5. The right words give you more than an image, it gives you a feeling.

    A speaker is an artist that uses his speech as his canvas and his words as his brush strokes. We, the audience, will determine his greatness.

    I am who I am. A dabbler in the fine art of “paint by numbers”.

    1. You are right, Tuck. The right words inspire a feeling. Like in the video. Like when someone who is tough on you – someone who pushes you to your limits – finally pays you a compliment. Those words have weight.

  6. I love this. Melissa or Jeff posted it last week on FB and I remembered playing it and just crying. Hannah came in the room and was like, “Mom? What the heck is wrong with you?” Thanks Hannah for the compassion… but then I showed her the video and even she was moved. Thanks for reminding us again how important our words are Renee! Love ya!

    1. My father-in-law showed this to me. He is just learning how to use the computer. I started crying the moment I saw it.

      Because I am a dork.

      The dork who loves words.

      The girl who see through the childhood lie about sticks and stones. Sticks and stones can break bones, but words can break your heart. Hands can be fists or palms, open – offering. So too, words.

  7. I’m going to show this to my students. And then we will write.

    But now, I’ll write.

    Someone, somewhere once made me feel small. Well, that’s not exactly true, because no one can make me feel a certain way. But, I felt small because I believed what he said: that I wasn’t smart enough. Months passed. Maybe even a year or two, until I decided to end that hurt.

    In the cafe with him one final time, I saw a newspaper, folded over, to reveal the bottom half of a full page ad. It said, “Maybe it’s time to start a new relationship.”

    Months later on a life changing trip to Kenya (single and free), I met a poet. I found myself more fully still. He gave me new words, a motto of sorts from kneading my name: “Lean and Shuttle on Life.”

    The power of words, three times. Once hurtful. Once prescriptive. Once poetic.

    1. Oh, Leanne.

      So beautiful.

      And what a great lesson for our children and our students.

      How words can be all these things: hurtful, prescriptive, poetic.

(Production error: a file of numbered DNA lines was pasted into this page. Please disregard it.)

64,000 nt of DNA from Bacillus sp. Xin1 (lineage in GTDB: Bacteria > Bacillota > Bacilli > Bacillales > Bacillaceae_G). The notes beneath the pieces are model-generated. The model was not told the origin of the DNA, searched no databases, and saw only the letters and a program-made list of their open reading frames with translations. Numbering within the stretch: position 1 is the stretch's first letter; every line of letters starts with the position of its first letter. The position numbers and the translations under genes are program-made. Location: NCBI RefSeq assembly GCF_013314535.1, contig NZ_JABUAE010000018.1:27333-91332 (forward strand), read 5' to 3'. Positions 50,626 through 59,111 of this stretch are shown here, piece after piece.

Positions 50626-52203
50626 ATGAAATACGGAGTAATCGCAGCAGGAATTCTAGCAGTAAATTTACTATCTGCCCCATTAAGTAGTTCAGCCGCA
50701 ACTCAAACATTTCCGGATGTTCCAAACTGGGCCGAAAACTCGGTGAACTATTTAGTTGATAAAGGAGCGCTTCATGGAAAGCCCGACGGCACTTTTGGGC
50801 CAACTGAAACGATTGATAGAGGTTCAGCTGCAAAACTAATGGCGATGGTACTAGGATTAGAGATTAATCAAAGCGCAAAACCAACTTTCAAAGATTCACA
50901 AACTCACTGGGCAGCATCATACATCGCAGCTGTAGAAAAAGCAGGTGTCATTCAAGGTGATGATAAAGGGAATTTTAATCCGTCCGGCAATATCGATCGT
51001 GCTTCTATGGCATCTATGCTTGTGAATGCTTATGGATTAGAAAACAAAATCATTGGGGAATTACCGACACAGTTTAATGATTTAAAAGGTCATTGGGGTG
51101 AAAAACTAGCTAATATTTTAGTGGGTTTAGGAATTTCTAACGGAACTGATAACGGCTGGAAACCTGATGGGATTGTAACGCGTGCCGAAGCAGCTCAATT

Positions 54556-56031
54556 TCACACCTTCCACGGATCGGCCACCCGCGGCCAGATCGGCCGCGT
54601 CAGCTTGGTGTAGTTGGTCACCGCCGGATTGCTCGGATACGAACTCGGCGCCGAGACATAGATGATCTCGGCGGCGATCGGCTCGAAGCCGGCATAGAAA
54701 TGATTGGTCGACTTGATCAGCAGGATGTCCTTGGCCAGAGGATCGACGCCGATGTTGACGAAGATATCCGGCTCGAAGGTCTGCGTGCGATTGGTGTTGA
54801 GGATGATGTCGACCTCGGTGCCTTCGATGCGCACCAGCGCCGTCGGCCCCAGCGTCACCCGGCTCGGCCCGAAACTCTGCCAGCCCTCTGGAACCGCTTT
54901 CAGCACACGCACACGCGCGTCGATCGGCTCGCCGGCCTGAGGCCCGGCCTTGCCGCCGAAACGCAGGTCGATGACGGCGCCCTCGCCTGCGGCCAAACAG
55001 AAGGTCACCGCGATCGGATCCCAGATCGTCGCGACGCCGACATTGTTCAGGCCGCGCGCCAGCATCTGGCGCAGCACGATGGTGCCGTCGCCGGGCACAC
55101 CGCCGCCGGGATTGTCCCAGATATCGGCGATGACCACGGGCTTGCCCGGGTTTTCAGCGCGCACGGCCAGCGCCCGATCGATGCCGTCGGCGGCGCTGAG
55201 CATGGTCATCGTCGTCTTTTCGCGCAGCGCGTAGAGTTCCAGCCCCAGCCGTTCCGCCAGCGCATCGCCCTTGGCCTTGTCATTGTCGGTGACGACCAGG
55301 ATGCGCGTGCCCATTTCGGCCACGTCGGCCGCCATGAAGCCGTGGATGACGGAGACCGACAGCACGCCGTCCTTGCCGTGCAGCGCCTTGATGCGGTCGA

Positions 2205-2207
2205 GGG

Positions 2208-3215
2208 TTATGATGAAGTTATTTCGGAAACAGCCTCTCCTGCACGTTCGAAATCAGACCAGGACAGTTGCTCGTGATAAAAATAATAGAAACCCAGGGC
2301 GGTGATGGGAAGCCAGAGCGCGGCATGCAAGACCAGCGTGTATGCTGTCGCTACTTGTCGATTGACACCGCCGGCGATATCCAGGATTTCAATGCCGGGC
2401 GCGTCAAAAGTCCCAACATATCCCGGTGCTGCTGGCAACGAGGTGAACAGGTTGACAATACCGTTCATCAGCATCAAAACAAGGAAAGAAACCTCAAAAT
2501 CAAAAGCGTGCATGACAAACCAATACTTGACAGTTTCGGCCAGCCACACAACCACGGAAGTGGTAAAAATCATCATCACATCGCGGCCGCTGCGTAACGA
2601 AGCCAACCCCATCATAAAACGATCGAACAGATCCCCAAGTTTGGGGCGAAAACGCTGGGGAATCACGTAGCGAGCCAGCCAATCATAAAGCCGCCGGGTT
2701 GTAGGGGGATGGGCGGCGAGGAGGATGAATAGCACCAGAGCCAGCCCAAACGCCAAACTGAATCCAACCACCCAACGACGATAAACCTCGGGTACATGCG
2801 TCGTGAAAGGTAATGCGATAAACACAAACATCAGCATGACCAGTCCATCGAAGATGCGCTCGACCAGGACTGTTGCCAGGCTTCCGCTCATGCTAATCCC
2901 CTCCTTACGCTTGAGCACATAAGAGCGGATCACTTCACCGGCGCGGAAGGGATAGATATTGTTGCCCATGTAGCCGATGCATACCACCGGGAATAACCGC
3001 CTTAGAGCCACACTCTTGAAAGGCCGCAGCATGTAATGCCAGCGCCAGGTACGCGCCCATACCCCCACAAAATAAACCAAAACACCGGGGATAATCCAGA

I plan to use this in my Comp-101 class, too. In the fall. Because it is the perfect writing prompt.

  8. Yes. My mom was an alcoholic. Before she died, she sobered up, and she apologized with all her heart. It made all the difference in the world. Great post.

    1. Thank you, Piper.

      For your honesty.

      I have a chapter in my book called “The Dented Box of Love.”

      It conveys the idea that the love we wanted from our parents isn’t necessarily the love we received, but alas, there it is, flopping around in a dented box. It isn’t pretty. It’s kind of yucky even. Sloppy. And the box isn’t even wrapped the way you would like it or anything. But still, there comes a point when we realize they all did the best they could.

      And isn’t that what we do, too? We do the best that we can.

      And we hope to do a little better.

  9. Yes. Writers rejoice at this!!!

    When I had to tell my dad my boyfriend and I were pregnant with Bug (happy endings not yet evident), he was so disappointed he said, “I am such a failure, I should just kill myself.”

    Not I was the failure but that he was. His disappointment was so overwhelming that he couldn’t see past it, and as a great writer himself, he knew the power of those words and he had every intention to use them to cut, to make me feel as hurt as he had.

    Yes, my father apologized once he got over the shock, but the hurt wasn’t quite healed until the day when I was several months along my pregnancy, and he kneeled before me, held my face in his hands and said, “You are so beautiful.”

    Thanks for sharing that video. I watched it twice and teared up both times.

    1. Oh Jess…

      What an amazing story. I’m so glad that you and your father reconciled. And that he saw your beauty before Bug came along.

      I can’t help tearing up each time I watch it.

      Something about the shoes… the way he touches her shoes. Something in that gesture just undoes me.